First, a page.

A slowdown in the European economy caused unit prices to decline in that region, while sales in Asia were brisk as a result of steady demand for use in buildings. Demand also rose considerably for automotive glass in Asia, particularly in China and Thailand. In Japan, sales of glass for crime prevention grew sharply, while sales were also higher for compact cars and high-value-added products, such as infrared ray cutting glass.
A report from The Freedonia Group projects that world demand for flat glass will grow 3.9% per year to more than 44.1 billion square feet in 2006, slightly outpacing real (i.e., inflation-adjusted) gains in the global economy.1 Production of flat glass is forecast to increase 4.4% per year to 41.7 million metric tons in 2006, of which about 28 million metric tons will be high-quality float glass. The remainder will consist of low-quality float glass, as well as sheet and rolled glass. Assuming an industry-wide utilization rate of 85%, Freedonia estimates that the global industry will require 20-25 new high-quality float lines averaging 500 metric tons per day to meet future demand through the end of 2006.
Freedonia also predicts that the market value of fabricated glass (encompassing basic glass, as well as all value-added products, such as laminated, insulating and mirrored glass) will increase 5.2% per year to $48 billion over the same period. Above-average gains are forecast for architectural glass based on a solid outlook for the global construction industry and a greater use of value-added glazing products, both in new structures and during major renovation and refurbishment activities. Chief among these materials are double-glazed insulating glass units (IGUs), which often incorporate low-emissivity coatings, in place of single glazings.
The motor vehicle market is expected to post gains of 4.2% per year to more than $10 billion in 2006. In addition to a moderately strong outlook for global motor vehicle production, a positive trend for glass suppliers will be the continuing popularity of larger vehicles, such as sport utilities and minivans, which use more glass per unit than conventional sedans.
The emergence of new "smart" glass products, such as self-cleaning glass and light-control products, might also help boost demand for flat glass. Technologies such as the SPD-Smart light control film from Research Frontiers are becoming increasingly popular. The suspended particle device (SPD) technology allows consumers to instantly and precisely control how clear or dark glass is, and electrically adjust light transmission by either turning a knob or having the device automatically adjust itself by means of a photocell or other sensing or control device. A variety of SPD-Smart products are already commercially available, including aircraft, architectural, marine, automotive and appliance window products. In June 2003, Saint-Gobain Glass France SA, a subsidiary of Compagnie de Saint-Gobain was granted a worldwide (except Korea) non-exclusive license by RFI to make various SPD-Smart glass products. Similar technologies, such as electrochromic windows and liquid-crystal glass, are also beginning to come on the market.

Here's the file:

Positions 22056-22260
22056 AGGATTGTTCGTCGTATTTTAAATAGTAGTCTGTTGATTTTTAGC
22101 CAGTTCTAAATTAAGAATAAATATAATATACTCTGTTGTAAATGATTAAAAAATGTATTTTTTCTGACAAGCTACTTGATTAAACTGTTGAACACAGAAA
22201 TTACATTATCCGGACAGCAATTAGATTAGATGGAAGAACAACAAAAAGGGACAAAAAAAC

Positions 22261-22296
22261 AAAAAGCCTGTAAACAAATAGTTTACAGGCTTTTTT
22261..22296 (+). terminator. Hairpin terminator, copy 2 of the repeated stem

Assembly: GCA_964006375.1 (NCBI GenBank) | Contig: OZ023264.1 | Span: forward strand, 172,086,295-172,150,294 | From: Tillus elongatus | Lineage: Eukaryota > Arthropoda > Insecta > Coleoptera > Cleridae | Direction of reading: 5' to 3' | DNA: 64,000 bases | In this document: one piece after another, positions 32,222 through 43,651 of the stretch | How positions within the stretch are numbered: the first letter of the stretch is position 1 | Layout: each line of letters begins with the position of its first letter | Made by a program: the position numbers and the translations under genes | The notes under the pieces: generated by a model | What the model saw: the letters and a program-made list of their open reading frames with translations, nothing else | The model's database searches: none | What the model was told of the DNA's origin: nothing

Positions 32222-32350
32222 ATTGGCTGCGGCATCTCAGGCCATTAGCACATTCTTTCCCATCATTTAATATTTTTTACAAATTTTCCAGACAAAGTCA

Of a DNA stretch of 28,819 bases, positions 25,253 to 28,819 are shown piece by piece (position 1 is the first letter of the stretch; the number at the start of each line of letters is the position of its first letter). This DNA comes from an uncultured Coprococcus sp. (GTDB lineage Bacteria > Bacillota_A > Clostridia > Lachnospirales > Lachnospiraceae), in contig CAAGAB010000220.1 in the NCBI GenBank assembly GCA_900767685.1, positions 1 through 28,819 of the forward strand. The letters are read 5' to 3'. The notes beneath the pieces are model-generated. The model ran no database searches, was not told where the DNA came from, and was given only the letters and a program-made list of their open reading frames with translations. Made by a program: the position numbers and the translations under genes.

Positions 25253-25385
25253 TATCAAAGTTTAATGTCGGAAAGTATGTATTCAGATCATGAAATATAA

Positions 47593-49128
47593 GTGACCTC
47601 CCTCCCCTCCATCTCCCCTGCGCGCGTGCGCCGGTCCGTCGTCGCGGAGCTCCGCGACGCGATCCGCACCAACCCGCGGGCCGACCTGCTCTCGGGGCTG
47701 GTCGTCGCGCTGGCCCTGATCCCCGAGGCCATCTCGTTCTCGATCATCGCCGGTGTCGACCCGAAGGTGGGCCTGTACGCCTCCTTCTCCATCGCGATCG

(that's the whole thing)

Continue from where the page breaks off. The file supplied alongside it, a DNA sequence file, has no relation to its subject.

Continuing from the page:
A recent report from The Freedonia Group indicates that glass containers will continue to hold their own in the U.S. beverage sector through 2007, as glass takes an increasing amount of market share from metal cans in the premium beer market and growing "malternatives" subsegment.2 However, they will experience little overall growth, since plastic containers will continue to be the container of choice for most other beverages. Freedonia forecasts that glass beverage containers will grow only 1.1% per year over the next five years, while plastic containers will grow 4.9% per year (see Table 1).
The prospects for growth on the international front, however, appear much better. According to Owens-Illinois Inc., one of the world¿s largest glass container manufacturers, demographic and economic trends in certain developing regions of the world, including parts of South America, Eastern and Central Europe and the Asia Pacific region, will lead to increases in demand for glass containers over time. Key contributors to long-term growth include the rise of branded, pre-packaged foods and beverages, conversions of refillable containers to recyclable one-way glass bottles, and the growth of selected regional wine industries - especially in Australia and Italy.
The company is also experiencing growth in the U.S. through its partnerships with beer producers. In February 2003, Owens-Illinois announced plans to construct a new state-of-the-art plant to be the primary supplier to the Anheuser-Busch brewery in Fort Collins, Colo. The plant will be located in Northeast Colorado or Southeast Wyoming, at a site to be determined, and is expected to be operational in 2005.
These trends are having a negative impact on U.S. jobs in this sector. In the end of 2002 and beginning of 2003, Lancaster Colony consolidated its glass manufacturing operations at the Indiana Glass Co. plant in Dunkirk, Ind., into its Sapulpa, Okla., facility, resulting in a loss of 240 jobs. The company said that the move was necessary to save costs in an increasingly challenging consumer glassware market. The lower demand for electronic glassware forced fiber-optics maker Corning Inc. to announce in early 2003 that it would shut down a plant in State College, Pa., at a loss of 1000 jobs. The plant, operated jointly by Corning Asahi Video Products and the U.S. subsidiary of Japan¿s Asahi Glass Co., makes cathode ray tube (CRT) glass used in conventional televisions in North America.